narvikk/iStock(WASHINGTON) -- The novel coronavirus pandemic is spreading around the globe and in the United States, reaching some 3,500 cases domestically and nearly 500 deaths.

The federal government has been rolling out its response to the virus and efforts to stem the tide as well as to stimulate the economy, which has taken a severe hit.

Here is how developments unfolded on Monday.


Minnesota Sen. Amy Klobuchar announces her husband has tested positive for COVID-19


Minnesota senator and former presidential candidate Amy Klobuchar has announced in a statement that her husband has tested positive for COVID-19.

"He is exhausted and sick but a very strong and resilient person," she wrote. "I love my husband so very much and not being able to be there at the hospital by his side is one of the hardest things about this disease."

Klobuchar said they have not seen either other for 14 days, so she is not taking a test or self-quarantining.

Trump appears to signal his 15-day guidelines may not be worth the economic impact


Eight days into the White House's 15-day guidelines to slow the spread of the coronavirus, President Donald Trump appears to signal that the measures taken to flatten the curve -- and possibly extending them -- could be worse than the virus itself.

The president tweeted around midnight in all caps: "WE CANNOT LET THE CURE BE WORSE THAN THE PROBLEM ITSELF. AT THE END OF THE 15 DAY PERIOD, WE WILL MAKE A DECISION AS TO WHICH WAY WE WANT TO GO!”

While public health experts hail the effectiveness of the guidelines at slowing the spread of the disease, some conservatives argue that the economic impacts of COVID-19 have become too severe.

The president fired off a number of retweets Monday morning supporting the idea that the economic costs of extending the strict social distancing guidance beyond the fifteen-day period could outweigh the public health benefit of continuing.

Surgeon General Jerome Adams, meanwhile, said on NBC: "I want America to understand -- this week, it's going to get bad. And we really need to come together as a nation ... So we really, really need everyone to stay at home.”

Over the weekend, the president provided little indication of what he plans to do at the end of the fifteen-day period when questioned about it at two press briefings.

He said on Sunday, “I hope we won't have to” extend the guidance but that “It is possible” he will.

On Saturday, he would only say, “We have to see what the result is” at the end of the fifteen days: “We want to flatten that out and we're going to see what the result is.”

State of the stimulus package: Negotiations still underway, senator tests positive for COVID-19


Lawmakers and Trump administration officials were unable to come to an agreement Sunday night on the nearly $2 trillion stimulus package meant to serve as a lifeline for Americans and businesses as the coronavirus continues to hold the economy in a virtual standstill.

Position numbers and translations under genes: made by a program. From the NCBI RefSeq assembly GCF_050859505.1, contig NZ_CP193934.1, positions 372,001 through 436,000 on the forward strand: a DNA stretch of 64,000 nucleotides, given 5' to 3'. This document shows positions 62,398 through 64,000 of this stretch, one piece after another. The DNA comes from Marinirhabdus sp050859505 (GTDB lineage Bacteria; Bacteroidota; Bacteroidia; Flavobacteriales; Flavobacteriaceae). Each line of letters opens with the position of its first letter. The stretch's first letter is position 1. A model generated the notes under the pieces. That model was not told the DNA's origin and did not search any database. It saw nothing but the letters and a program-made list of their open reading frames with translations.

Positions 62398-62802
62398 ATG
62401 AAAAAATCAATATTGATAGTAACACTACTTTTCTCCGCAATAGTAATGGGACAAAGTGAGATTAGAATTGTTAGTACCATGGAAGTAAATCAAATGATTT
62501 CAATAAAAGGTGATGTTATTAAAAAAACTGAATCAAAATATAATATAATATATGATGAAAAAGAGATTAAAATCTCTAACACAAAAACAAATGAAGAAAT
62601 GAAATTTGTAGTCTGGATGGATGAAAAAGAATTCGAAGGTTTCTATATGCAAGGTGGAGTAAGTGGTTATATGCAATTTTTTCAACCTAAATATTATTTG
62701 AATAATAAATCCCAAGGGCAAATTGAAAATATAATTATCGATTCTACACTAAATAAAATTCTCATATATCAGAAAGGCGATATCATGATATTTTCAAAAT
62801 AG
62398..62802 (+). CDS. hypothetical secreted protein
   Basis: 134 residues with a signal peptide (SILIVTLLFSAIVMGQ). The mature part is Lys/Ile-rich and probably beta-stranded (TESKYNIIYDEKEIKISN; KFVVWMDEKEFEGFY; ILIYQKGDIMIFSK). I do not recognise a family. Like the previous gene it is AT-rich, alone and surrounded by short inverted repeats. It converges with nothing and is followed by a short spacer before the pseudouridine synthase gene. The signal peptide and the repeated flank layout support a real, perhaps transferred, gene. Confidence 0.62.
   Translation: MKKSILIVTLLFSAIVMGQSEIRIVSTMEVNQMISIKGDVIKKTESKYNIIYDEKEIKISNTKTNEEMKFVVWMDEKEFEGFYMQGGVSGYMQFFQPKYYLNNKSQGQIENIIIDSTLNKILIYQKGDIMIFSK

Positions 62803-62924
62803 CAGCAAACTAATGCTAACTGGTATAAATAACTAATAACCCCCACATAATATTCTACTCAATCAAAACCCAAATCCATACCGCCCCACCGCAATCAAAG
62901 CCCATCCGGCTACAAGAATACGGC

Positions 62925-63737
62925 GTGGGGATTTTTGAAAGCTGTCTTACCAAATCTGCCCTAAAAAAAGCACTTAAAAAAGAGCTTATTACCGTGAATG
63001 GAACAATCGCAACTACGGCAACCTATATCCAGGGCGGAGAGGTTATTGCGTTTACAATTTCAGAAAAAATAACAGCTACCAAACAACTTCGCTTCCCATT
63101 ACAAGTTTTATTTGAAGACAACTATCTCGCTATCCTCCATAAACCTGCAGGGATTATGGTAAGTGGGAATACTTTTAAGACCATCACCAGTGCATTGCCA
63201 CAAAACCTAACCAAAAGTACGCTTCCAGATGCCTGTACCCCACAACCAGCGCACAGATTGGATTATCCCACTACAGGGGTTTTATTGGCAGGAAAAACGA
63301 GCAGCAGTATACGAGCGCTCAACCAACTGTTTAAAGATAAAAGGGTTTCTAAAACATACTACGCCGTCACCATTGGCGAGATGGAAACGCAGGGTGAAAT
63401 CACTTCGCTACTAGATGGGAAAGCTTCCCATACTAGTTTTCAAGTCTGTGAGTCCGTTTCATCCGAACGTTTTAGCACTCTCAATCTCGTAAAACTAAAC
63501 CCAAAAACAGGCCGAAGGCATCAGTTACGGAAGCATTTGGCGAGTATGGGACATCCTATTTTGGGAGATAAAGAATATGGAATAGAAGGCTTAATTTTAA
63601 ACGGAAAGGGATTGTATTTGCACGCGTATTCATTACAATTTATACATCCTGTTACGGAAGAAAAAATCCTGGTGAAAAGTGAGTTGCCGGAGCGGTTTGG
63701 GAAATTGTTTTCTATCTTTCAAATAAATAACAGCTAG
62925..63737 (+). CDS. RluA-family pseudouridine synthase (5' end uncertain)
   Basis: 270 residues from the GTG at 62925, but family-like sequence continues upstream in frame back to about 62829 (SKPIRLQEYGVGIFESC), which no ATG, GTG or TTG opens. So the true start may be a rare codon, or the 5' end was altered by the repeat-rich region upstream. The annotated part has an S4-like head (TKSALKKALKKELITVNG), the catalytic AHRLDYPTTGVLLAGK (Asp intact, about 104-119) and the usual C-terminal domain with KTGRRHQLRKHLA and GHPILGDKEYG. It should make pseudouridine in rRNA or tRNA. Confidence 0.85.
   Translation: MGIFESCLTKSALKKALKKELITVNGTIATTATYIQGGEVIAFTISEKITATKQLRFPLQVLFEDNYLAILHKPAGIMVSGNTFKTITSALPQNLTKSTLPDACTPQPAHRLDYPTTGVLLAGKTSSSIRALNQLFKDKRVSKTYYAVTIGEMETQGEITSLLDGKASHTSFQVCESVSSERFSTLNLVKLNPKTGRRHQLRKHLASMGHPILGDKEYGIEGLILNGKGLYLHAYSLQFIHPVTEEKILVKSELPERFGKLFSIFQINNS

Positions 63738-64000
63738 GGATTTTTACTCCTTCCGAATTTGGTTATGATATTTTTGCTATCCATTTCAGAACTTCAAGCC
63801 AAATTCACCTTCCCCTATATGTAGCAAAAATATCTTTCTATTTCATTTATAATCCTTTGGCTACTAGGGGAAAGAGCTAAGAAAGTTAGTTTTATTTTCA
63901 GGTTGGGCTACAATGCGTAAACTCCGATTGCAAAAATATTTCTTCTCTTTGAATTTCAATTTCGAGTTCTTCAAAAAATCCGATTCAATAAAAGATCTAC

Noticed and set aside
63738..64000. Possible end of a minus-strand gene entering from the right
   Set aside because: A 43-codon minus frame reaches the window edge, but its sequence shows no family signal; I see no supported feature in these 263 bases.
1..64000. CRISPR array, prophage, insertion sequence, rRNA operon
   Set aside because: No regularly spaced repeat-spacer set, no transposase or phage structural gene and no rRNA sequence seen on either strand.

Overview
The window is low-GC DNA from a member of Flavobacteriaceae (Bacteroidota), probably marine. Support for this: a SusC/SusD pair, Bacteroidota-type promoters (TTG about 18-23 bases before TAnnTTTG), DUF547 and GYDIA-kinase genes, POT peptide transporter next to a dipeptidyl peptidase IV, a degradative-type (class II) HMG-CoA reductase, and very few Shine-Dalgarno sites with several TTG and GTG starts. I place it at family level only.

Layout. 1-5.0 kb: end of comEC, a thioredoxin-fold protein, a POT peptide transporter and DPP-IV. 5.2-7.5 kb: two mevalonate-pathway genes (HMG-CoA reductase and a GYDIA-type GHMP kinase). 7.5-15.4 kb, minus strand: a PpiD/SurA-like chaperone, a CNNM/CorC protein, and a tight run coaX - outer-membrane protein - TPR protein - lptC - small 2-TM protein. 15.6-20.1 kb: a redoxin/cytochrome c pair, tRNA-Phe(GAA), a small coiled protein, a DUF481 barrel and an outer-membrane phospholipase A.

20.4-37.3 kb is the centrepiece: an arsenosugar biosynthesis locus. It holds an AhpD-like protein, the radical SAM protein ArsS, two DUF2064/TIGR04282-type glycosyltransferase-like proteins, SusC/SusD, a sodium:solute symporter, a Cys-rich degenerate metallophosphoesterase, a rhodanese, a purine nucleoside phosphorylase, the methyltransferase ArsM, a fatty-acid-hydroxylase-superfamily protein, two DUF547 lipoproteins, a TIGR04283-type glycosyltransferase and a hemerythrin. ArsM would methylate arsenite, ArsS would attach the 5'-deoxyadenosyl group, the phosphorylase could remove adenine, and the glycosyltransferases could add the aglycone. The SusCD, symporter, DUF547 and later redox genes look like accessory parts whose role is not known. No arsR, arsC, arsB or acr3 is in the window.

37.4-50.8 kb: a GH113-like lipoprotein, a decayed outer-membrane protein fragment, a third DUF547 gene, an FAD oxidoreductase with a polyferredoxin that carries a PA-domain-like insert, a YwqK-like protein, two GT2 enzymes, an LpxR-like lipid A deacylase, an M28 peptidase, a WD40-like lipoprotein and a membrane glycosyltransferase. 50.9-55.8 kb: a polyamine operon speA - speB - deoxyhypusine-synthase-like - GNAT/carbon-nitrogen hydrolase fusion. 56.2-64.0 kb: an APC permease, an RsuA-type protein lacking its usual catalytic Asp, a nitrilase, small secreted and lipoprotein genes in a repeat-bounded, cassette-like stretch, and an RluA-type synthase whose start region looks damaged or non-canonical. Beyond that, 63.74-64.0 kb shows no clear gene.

Senate Majority Leader Mitch McConnell and Treasury Secretary Steve Mnuchin previously set Monday as the deadline to have "phase three" passed and on the president’s desk -- but negotiations stalled out after Democrats voted unanimously Sunday night against starting debate on the Senate floor -- sending leadership back to the drawing board.

Democrats say the legislation doesn't do enough for small businesses while giving Mnuchin a "slush fund" with little oversight, while Republicans argue urgency in its passing which includes a measure to send $1200 relief checks directly to some Americans.

As negotiations continue Monday morning, so does the risk of the virus spreading across Capitol Hill. Kentucky Sen. Rand Paul became the first Senator to announce he tested positive for COVID-19 Sunday, after he interacted with several lawmakers and used the Senate gym in the last week.

Paul's announcement prompted Utah Sens. Mitt Romney and Mike Lee to self-quarantine, bringing the number of sidelined senators to five and the balance in the Senate to a near even split: 48 GOP -- 47 Democrats.

Trump says Japan PM will guide U.S. on its 2020 Olympics decision

While Japan now weighs the possibility of postponing the summer Olympic games, President Trump this morning tweets that the U.S. "will be guided by the wishes of Prime Minister Abe."

The president's tweet comes after Canada announced they will not be sending athletes to the games this summer and after Australia told its athletes to “prepare for a Tokyo Olympic Games in the northern summer of 2021.”

Trump, by contrast, is deferring to the Prime Minister of Japan to make a decision about what's best for the U.S. team.

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